Serena Williams wins season-ending WTA Championships
American tennis ace Serena Williams beat Li Na of China in the season-ending WTA Championships final. Williams went 78-4 this season and won 11 tournaments.
Williams wins season-ending WTA Championships
The way the season has gone for Serena Williams, there was only one fitting way for it to end.
The American capped a career year in style Sunday, earning her 11th title by rallying to beat Li Na of China 2-6, 6-3, 6-0 for her second consecutive WTA Championships title in Istanbul, Turkey.
Williams became the eighth woman to win 11 or more tournaments in a year and the first since Martina Hingis of Switzerland had 12 in 1997. Williams is the first to repeat as champion at the season-ending WTA Championships since Justine Henin of Belgium in 2007.
“It was an awesome year of tennis,” said Williams, who sank to her knees after firing a backhand winner on her second match point.
The victory brought Williams’ prize-money total for the year to $12,385,572. The only player, male or female, to earn more in a year was Novak Djokovic of Serbia with $12,803,737 in 2012 and $12,619,803 in 2011.
Williams, 32, is 78-4 this season and will finish the year ranked No. 1 for the third time in her career; she also accomplished the feat in 2002 and 2009.
Li, 31, will finish the year at a career-high No. 3. She has a 1-10 record against Williams.
The final featured two players above the age of 30 for the first time in the tournament’s 43-year history.
Ligety starts with a victory
Ted Ligety dominated again. Bode Miller returned from 20 months off with a solid performance. And unheralded Tim Jitloff showed potential.
The U.S. men’s team made a strong showing in the season-opening World Cup giant slalom in Soelden, Austria.
Ligety, who is from Park City, Utah, won the opener for the third year in a row.
Miller, from Franconia, N.H., finished 19th despite starting outside the top 30 and Jitloff, who is from Reno, Nev., was 20th but would have been higher if not for a big mistake in his second run.
Ligety won by 0.79 seconds over runner-up Alexis Pinturault of France. Austrian Marcel Hirscher, the two-time defending overall World Cup champion, finished third.
“This is always a hill that suits me well because you don’t have to think about tactics too much because there is not so much terrain to it,” Ligety said. “So you can just charge and trust your skiing.”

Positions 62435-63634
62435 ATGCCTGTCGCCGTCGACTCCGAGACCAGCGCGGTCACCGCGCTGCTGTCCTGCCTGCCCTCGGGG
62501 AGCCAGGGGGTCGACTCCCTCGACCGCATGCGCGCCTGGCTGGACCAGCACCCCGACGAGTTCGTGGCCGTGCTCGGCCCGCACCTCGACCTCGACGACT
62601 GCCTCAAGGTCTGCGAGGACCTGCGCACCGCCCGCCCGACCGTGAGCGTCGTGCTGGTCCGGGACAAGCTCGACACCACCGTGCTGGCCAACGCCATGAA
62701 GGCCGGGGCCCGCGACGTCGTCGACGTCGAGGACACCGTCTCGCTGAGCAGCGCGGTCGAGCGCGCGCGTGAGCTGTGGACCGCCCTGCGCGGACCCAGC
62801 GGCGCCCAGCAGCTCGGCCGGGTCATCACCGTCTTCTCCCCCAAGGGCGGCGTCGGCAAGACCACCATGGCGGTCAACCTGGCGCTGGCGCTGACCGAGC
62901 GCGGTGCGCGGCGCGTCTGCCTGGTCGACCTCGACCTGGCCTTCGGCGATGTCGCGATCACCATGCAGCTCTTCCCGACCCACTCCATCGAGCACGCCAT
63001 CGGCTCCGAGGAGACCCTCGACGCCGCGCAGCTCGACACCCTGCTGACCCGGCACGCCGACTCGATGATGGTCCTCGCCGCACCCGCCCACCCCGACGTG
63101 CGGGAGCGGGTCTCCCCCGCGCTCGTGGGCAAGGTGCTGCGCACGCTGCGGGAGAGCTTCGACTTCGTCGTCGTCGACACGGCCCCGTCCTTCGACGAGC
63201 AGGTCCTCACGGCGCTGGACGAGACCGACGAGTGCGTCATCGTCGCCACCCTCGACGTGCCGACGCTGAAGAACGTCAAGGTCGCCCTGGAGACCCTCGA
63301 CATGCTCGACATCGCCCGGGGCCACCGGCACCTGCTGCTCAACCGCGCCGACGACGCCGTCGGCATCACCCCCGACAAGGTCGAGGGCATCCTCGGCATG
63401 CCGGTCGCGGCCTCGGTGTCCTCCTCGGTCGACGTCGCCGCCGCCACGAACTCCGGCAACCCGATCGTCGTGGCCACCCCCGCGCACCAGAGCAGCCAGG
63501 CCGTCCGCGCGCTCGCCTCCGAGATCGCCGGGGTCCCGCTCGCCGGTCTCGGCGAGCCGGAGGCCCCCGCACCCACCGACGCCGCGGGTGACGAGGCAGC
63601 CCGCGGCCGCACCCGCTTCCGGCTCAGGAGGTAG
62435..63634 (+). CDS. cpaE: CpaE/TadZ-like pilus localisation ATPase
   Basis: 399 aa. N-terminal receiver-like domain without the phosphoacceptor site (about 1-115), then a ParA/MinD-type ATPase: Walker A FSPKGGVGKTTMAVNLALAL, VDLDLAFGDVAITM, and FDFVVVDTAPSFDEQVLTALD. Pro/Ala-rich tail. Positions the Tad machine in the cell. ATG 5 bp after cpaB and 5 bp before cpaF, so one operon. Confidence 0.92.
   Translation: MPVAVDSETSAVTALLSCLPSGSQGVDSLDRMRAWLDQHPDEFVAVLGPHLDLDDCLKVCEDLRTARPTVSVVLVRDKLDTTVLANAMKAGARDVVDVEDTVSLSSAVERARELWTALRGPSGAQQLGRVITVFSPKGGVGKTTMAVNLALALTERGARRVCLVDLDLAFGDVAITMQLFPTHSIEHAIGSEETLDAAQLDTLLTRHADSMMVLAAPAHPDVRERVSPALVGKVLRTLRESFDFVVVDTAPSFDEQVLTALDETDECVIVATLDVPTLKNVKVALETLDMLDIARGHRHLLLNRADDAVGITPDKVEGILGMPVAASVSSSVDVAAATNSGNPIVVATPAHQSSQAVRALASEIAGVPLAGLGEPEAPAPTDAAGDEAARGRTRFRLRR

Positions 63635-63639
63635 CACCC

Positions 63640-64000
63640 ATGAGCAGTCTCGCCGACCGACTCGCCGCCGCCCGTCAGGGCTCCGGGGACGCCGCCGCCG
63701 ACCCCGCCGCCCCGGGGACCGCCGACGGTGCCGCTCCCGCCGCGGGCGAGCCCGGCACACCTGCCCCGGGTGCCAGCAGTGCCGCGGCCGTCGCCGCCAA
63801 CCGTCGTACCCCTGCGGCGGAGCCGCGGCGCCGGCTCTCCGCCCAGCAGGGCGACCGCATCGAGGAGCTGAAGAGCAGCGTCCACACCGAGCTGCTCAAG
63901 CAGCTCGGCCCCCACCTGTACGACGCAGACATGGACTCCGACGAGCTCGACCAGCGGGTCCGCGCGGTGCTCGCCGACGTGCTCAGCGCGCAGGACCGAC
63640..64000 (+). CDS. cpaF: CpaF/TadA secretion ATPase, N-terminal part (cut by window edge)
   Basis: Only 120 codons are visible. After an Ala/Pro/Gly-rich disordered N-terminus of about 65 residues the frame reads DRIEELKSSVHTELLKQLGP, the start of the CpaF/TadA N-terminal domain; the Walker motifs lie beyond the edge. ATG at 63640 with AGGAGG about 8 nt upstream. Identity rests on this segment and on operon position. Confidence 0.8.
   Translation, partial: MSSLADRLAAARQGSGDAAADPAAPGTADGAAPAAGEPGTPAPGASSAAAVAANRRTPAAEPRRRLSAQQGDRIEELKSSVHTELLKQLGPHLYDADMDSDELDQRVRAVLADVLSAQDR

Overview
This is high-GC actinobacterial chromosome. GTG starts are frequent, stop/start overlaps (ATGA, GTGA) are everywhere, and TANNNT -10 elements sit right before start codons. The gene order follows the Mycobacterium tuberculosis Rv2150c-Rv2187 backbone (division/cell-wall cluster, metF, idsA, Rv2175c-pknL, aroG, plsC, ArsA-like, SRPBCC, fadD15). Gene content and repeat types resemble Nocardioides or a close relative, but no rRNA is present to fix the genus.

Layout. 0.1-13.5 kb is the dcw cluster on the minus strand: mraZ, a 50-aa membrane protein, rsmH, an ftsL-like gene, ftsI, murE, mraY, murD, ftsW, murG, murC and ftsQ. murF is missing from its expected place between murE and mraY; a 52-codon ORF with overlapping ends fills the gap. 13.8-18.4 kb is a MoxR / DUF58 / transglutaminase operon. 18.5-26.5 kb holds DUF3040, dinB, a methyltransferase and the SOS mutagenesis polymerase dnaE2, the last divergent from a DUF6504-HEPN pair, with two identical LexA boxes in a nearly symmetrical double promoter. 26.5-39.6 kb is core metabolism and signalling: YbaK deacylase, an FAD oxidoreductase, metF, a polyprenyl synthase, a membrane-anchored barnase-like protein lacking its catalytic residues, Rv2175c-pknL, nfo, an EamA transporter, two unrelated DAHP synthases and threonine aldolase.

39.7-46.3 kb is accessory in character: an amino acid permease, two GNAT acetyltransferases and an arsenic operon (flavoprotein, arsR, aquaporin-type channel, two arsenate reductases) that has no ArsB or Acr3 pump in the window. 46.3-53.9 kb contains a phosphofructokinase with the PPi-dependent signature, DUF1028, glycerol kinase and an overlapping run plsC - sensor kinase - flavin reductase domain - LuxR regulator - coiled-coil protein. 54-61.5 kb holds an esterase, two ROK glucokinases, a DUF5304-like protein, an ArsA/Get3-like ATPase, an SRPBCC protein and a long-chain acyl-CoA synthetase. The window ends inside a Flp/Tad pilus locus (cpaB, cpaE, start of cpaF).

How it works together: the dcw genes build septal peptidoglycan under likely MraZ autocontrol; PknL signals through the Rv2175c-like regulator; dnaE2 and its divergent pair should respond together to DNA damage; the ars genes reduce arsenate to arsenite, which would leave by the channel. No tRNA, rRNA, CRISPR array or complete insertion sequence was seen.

Miller, who took last season off to recover from knee surgery, lost about 30 pounds during his layoff. At 36, he was the second-oldest skier in the field of 80.
“I’m right there. ... I’m not too old to win,” Miller said.
Jitloff, who won two GS races on the second-tier Europa Cup last season, was hurt by an error at the start of his second leg.
“With that kind of mistake, still being 20th is not bad,” Jitloff said. “But I know I’m fast enough right now to be in the top 10.”
San Jose keeps league lead5
Alex Stalock stopped 38 shots in his first NHL start to help the league-leading San Jose Sharks beat host Ottawa 5-2.
Stalock, 26, made 16 saves in the first period as San Jose took a 3-1 lead despite being outshot 17-12 by the Senators. The Sharks (10-1-1) have a game left on a five-game trip.
Meanwhile, the Colorado Avalanche beat visiting Winnipeg 3-2 to improve to 10-1-0.
Mauney captures PBR title
J.B. Mauney of Mooresville, N.C., won his first Professional Bull Riders championship, earning a $1 million bonus for the season points title and another $250,000 for topping the six-round PBR World Finals in Las Vegas.
Brazilian Silvano Alves, a two-time defending champ, was second in the world-title race.
Bushwacker won the World Champion Bull Award for the second time in three years.
Joshua Tree wins in Canada
Joshua Tree won the Grade I Canadian International for the third time at Woodbine in Toronto.
Irish-bred Joshua Tree, a 6-year-old trained by Edward Dunlop and ridden by Ryan Moore, beat Hyper by three-quarters of a length.
Joshua Tree, who also won the event in 2010 and last year, ran 1½ miles on yielding turf in 2 minutes, 35.45 seconds. He paid $15.30 to win in the $957,566 race.
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